Just When I was Thinking that My Genealogy was Getting a Little Ho-Hum…

…what do I discover?

That my 7th great-grandmother, Sarah Hood Bassett, was accused, convicted, imprisoned, and eventually released in the hysteria that was the Salem witch trials.

I had seen her name in some family papers several times, but because of how the information about was worded, I made the (faulty) assumption that she was an in-law, cousin, or another very distant relative.

But, no. Direct ancestor. When the penny finally dropped, I was stunned, to the say the least. The witch trials had been an interesting, if sad, bit of ancient history to me. But, now… this was my family.

This is what genealogy does: makes distant history suddenly very real and very personal.

salemwitchtrials2sanford-history-education-group
Photo Credit:Sanford History Education Group

Here are the generations between Sarah and me:

Sarah Hood Bassett, born 1657, died 1721

Her daughter, Ruth Bassett Allen, born 1690, died 1756

Her daughter, Ruth Allen Breed, born 1724, died 1811

Her son, Abraham Breed, born 1752, died 1831

His daughter, Eunice Breed Thompson, born 1788, died 1869

Her son, William Dimond Thompson, Jr., born 1823, died 1911

His daughter, Lydia Ann Thompson Keene, born 1850, died 1938

Her son, Charles Lawrence Keene, Sr., (the mariner) born 1883, died 1959

His son, Charles Lawrence Keene, Jr., born 1919, died 1996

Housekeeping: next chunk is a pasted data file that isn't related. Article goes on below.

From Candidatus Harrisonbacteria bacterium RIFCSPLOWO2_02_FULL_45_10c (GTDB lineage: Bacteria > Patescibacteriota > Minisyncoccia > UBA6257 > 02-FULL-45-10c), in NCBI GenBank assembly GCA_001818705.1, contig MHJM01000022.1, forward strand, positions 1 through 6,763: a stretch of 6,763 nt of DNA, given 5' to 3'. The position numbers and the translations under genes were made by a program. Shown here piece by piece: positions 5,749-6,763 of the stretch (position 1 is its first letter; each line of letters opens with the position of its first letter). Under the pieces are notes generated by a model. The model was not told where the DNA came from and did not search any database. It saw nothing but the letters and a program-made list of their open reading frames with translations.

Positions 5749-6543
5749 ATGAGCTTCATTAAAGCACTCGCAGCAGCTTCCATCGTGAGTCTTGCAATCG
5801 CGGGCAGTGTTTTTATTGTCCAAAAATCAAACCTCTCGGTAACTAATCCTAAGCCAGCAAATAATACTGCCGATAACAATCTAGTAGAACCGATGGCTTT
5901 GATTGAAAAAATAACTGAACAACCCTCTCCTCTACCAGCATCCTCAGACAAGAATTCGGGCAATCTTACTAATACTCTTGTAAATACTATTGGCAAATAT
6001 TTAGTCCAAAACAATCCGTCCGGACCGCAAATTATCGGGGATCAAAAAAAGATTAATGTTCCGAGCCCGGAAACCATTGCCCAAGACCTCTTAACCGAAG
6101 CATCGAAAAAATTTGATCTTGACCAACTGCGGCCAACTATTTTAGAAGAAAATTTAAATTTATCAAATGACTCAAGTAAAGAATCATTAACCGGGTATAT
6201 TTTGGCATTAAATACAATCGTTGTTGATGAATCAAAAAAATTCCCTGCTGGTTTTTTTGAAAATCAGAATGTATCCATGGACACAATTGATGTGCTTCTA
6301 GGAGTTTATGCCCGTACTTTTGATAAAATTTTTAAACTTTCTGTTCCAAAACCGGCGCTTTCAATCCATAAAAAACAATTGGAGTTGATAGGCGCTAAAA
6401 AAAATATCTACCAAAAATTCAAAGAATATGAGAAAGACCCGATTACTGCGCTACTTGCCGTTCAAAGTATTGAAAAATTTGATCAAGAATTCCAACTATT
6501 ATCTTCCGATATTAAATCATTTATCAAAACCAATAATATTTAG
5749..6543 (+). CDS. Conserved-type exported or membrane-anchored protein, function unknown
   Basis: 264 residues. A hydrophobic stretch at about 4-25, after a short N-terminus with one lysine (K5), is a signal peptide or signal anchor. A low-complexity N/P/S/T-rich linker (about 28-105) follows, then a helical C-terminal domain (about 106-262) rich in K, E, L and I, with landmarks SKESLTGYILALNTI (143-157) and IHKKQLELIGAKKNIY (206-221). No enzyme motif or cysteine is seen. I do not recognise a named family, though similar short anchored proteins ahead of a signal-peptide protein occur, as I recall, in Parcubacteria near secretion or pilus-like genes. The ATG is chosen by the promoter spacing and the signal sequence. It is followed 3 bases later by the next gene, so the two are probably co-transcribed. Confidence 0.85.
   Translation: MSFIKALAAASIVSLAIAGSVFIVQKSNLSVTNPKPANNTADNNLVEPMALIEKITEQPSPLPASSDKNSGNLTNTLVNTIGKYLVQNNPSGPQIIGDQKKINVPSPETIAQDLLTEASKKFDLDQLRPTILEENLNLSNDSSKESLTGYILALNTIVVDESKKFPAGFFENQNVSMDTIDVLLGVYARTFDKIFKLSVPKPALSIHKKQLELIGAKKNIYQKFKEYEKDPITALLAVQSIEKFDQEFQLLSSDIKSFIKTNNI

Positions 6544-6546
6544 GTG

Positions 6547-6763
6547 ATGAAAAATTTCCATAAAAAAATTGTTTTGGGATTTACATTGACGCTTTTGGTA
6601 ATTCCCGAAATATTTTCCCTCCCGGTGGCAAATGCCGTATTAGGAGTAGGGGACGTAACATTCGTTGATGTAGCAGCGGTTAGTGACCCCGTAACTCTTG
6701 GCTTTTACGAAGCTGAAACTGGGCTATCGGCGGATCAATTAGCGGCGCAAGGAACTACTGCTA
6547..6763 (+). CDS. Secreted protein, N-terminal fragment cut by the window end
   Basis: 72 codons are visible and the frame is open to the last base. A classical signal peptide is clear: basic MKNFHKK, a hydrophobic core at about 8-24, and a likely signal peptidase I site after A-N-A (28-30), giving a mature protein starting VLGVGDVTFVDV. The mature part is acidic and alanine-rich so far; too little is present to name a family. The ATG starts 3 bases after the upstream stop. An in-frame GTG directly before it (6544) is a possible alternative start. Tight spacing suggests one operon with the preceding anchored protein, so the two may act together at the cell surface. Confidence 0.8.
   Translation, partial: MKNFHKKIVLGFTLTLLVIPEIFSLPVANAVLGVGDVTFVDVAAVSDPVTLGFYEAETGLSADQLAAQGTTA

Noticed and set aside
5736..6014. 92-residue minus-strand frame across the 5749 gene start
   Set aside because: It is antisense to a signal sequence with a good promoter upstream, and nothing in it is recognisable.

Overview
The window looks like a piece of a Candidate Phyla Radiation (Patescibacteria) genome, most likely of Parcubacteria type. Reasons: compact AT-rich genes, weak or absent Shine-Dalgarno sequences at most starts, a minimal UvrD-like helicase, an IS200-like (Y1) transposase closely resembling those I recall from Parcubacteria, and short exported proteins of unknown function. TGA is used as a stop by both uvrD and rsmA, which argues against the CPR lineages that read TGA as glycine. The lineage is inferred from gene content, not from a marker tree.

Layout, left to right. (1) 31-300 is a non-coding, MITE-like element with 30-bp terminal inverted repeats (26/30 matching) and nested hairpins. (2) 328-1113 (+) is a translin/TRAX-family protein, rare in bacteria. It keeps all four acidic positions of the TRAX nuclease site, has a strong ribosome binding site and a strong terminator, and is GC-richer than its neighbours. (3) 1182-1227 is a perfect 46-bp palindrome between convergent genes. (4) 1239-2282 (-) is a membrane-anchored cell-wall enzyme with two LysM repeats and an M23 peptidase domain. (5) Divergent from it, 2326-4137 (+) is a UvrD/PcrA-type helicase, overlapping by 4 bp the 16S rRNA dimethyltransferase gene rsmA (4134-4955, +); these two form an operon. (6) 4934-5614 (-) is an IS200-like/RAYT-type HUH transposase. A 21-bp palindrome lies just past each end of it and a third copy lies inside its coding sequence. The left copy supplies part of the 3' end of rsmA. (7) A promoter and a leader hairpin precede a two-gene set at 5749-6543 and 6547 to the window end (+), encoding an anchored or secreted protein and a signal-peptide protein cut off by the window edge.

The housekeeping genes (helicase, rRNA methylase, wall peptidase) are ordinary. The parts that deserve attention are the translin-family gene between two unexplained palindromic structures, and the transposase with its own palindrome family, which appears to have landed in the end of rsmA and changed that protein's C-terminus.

…and then me.

When Sarah was 35, and the mother of six children, she was brought from Lynn for trial in Salem May 23, 1692. A servant girl in her brother-in-law’s household had accused her of giving her an “ointment.” She was immediately convicted and sent to the Boston jail, taking with her her little 2-year old, Ruth.

She was jailed with her brother-in-law, Richard Proctor, and his wife, Elizabeth, who were both sentenced to hang. Both Elizabeth and Sarah were pregnant. Richard was sent to his death in August, but Elizabeth’s sentence was postponed until after her baby was born.

However, during Sarah’s 7-month imprisonment, the hysteria calmed down and cooler heads began to prevail. Sarah was released December 3, 1692, and her son, Joseph, was born two weeks later. She had a daughter in August 1695 and named her Deliverance. Appropriate, I think.

Sarah was later paid £9 in recompense.

salem-village-witchcraft-victims-memorial-danvers-mass-2013-photo-credit-rebecca-brooks

Salem Village Witchcraft Victim’s Memorial, Danvers, Mass, 2013. Photo Credit: Rebecca Brooks

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